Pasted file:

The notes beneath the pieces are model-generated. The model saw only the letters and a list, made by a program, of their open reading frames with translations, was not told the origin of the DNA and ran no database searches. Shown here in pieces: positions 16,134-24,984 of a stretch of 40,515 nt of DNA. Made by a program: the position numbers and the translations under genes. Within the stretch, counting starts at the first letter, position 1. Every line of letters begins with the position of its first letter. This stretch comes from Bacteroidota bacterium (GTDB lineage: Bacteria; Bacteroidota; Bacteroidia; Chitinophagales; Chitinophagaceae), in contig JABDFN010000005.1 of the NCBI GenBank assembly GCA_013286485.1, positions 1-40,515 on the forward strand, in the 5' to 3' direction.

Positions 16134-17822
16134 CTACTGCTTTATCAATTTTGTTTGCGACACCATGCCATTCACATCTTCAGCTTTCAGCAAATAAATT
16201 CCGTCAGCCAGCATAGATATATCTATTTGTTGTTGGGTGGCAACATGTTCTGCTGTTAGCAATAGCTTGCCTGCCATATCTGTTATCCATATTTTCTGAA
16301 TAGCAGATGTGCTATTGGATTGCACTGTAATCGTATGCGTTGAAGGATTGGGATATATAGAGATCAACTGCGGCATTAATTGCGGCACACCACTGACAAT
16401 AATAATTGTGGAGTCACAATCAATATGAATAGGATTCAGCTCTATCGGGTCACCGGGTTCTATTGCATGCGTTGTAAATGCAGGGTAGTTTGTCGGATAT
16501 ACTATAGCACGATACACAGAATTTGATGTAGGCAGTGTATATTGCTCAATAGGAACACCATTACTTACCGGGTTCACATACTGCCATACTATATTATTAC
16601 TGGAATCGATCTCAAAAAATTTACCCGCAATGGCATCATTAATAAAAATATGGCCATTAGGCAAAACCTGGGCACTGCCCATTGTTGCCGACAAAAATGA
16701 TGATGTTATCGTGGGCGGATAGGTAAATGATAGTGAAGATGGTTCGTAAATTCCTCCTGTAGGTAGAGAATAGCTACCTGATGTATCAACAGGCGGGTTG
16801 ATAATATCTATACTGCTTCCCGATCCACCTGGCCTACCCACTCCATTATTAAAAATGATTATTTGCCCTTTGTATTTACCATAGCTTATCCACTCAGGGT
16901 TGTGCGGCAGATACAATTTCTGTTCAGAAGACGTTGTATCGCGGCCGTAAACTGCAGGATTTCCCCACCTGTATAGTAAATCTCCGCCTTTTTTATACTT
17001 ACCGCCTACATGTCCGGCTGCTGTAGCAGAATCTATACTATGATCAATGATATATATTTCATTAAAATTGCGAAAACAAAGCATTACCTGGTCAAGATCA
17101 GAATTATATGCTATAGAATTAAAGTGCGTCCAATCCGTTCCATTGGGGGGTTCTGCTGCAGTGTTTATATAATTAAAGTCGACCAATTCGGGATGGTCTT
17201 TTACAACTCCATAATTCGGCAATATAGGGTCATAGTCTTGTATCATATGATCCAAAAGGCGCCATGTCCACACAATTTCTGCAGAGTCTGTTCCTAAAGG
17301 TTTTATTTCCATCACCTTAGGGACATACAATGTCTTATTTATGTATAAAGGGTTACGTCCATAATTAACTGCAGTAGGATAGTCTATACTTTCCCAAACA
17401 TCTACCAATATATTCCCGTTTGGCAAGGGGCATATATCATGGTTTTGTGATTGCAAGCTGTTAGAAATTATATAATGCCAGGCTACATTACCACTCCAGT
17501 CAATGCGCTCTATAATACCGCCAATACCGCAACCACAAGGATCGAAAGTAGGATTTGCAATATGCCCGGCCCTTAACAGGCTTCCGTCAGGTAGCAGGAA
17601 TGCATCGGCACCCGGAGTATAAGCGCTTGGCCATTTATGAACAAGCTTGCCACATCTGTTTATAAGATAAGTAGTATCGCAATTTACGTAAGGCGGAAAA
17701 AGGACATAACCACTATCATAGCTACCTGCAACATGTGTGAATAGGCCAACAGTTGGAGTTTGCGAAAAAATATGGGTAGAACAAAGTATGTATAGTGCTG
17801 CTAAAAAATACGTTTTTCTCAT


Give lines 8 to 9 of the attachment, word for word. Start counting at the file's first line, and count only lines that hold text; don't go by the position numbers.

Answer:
16601 TGGAATCGATCTCAAAAAATTTACCCGCAATGGCATCATTAATAAAAATATGGCCATTAGGCAAAACCTGGGCACTGCCCATTGTTGCCGACAAAAATGA
16701 TGATGTTATCGTGGGCGGATAGGTAAATGATAGTGAAGATGGTTCGTAAATTCCTCCTGTAGGTAGAGAATAGCTACCTGATGTATCAACAGGCGGGTTG